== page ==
Motorways get an unfair press.
Look beyond the concrete, the congestion and the bad food, and feel the unbridled liberation of the open road.
Take the M2. On the outside it might seem like it merely links two dead-ends in Kent, connected to neither Dover nor London.
Far from it, says columnist Zoe Williams, writing in the Guardian.
"Start from London, to experience the full force: you cross the incredibly windy bridge over the Medway. There is a train bridge adjacent. Race the train!
"The countryside of Rochester unwraps itself before you like the credit sequence of a pastoral sitcom about vets.
"Slow down if you will, to wait for a big gust of wind, then put your foot down as you veer wildly from one lane to another."
To coincide with the start of The Secret Life of the Motorway on BBC4, the Magazine is appealing to readers for their own nominations of their favourite British motorway.
Send no more than 100 words using the comments form below, explaining why this stretch of tarmac provokes such affection from you.
Any pictures can be e-mailed to firstname.lastname@example.org and must be entitled "motorways", with a description attached.
Update, day one: The M4.
Sara writes: Ever since I was a child living in Hertfordshire, the M4 has meant holiday to me. I’d go to South Wales, Devon, Cornwall or visit the long-distance boyfriend - in a car, camper-van, school coach or bus. Given the choice, it was always Membury services we stopped at. There was always an early morning involved. And wrinkled noses smelling fertiliser on the fields – arr, that be the Wes’ Coun’ry! I now live at the opposite end of the M4 in Bristol, and periodically visit my mother in Constable Country. It’s still my holiday motorway. And I still pop into Membury.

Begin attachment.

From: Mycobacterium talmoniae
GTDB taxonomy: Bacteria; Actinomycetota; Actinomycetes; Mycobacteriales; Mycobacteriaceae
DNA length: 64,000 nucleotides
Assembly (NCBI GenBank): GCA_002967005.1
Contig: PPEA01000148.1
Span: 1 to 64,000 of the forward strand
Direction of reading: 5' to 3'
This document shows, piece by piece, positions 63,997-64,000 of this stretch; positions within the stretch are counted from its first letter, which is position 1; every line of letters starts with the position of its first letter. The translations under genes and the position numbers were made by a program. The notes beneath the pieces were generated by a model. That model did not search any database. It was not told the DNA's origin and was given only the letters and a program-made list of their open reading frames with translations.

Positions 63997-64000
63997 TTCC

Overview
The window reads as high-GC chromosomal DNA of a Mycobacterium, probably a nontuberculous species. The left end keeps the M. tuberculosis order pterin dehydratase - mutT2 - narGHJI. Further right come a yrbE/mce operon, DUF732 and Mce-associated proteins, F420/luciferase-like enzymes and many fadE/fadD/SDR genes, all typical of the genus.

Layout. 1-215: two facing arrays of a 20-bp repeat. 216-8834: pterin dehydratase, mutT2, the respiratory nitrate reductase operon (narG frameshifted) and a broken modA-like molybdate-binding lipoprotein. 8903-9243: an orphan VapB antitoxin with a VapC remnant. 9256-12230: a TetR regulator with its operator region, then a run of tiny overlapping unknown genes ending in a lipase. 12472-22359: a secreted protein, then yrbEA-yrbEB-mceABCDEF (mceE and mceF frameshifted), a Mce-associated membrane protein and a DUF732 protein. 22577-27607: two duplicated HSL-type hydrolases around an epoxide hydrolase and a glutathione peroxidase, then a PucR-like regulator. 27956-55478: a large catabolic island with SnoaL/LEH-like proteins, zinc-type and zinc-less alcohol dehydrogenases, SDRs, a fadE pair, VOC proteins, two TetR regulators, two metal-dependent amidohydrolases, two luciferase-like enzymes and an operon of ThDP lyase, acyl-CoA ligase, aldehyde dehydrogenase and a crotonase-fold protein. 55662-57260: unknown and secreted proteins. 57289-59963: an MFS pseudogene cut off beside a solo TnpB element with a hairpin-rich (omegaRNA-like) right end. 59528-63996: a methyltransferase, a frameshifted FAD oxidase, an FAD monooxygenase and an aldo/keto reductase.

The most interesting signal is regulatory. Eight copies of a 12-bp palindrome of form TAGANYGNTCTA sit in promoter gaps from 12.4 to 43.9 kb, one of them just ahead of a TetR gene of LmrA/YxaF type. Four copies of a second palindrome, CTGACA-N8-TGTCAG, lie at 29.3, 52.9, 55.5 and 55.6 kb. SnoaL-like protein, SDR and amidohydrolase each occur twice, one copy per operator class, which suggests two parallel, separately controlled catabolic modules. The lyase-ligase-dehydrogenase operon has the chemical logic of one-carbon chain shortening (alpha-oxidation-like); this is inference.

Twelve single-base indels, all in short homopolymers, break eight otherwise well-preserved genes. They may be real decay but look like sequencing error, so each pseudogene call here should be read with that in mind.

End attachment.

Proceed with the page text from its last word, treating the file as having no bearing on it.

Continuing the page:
Update, day two: The M50.
Rob Falconer writes: I'd nominate the M50. It was one of the first in Britain, and yet seems to go nowhere. It's quite pretty, with views of the Malvern Hills and at least one nice bridge, but its only purpose seems to be to get people from Ross-on-Wye and its surrounding farms to the M5 to reach Birmingham. What was its point before the M5 was built? My theory is that it was a practice motorway, so that the constructors could work out how to edit out the interesting bits.
Update, day three: The M6
Lewis Graham writes: "The M6 north of Lancaster, at night, in a coach. Perhaps looking for the black shapes of the Cumbrian fells against a black sky, at other times experiencing violent weather that blocks even a view of the other traffic. Then, Carlisle services: light, warmth and tea. The M6 has taken you through."
Update, day four: The M62
Very fond memories of the 4am drive along the M62 from Manchester to Leeds where I worked as a camera assistant at Yorkshire Television. I'm pretty sure that I drove through every weather condition imaginable there. I always remember the 'England's highest motorway' signs just outside Oldham. I now live in Australia, and that motorway is a prime example of just how diverse and beautiful Britain, its countryside and its weather, is.
Update, day five: The M25
Will Nichols writes: "How can anything match the spherical beauty of the M25? Regardless of it being the 'London Orbital' there is so much more, Essex, Hertfordshire, Bluewater, Lakeside & Surrey. In one trip around the M25 you can drive through the beautiful Epping Forest, take in some serious shopping at Bluewater and then head to either Stansted, Gatwick or Heathrow to fly as far from the bright lights of London as possible. Then there's the best thing about the M25, if you miss your junction you know that you can always try again the next time round."
Update, day six: The M8
Ian Parris writes: "The M8 through Glasgow is an amazing feat of civil engineering, yet also a horrific memorial to blikered 60s utopian thinking. From 12+ lanes at the M77 across the 10-lane Kingston Bridge (which they moved whilst traffic was still flowing), the scary bottleneck at Charing X, back to eight lanes (on stilts!) before junction 15 - it should've been a beautiful bend around the lost inner ring road but lasts today as a tangled fist of lanes joining and leaving left and right. It's a rollercoaster ride (outside rush hour) and I love it."
Update, day seven: The M74
Kevin writes: "The M74 is empty lanes of open tarmac through the stark beauty of the Southern Uplands. Across heather-covered hills, beside soaring peaks dotted with sheep and squeezed into narrow valleys. As you head south it morphs into the M6 through the Lake District. Rarely is a motorway relaxing and enjoyable, but the M74 is just that."